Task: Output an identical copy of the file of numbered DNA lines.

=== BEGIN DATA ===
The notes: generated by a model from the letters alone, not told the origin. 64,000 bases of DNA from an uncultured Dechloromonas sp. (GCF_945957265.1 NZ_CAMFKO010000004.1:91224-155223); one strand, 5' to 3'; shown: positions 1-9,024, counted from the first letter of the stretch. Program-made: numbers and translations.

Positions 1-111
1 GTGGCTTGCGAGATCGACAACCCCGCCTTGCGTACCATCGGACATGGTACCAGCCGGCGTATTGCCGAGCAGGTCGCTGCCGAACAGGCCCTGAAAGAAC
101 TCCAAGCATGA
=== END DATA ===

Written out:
The notes: generated by a model from the letters alone, not told the origin. 64,000 bases of DNA from an uncultured Dechloromonas sp. (GCF_945957265.1 NZ_CAMFKO010000004.1:91224-155223); one strand, 5' to 3'; shown: positions 1-9,024, counted from the first letter of the stretch. Program-made: numbers and translations.

Positions 1-111
1 GTGGCTTGCGAGATCGACAACCCCGCCTTGCGTACCATCGGACATGGTACCAGCCGGCGTATTGCCGAGCAGGTCGCTGCCGAACAGGCCCTGAAAGAAC
101 TCCAAGCATGA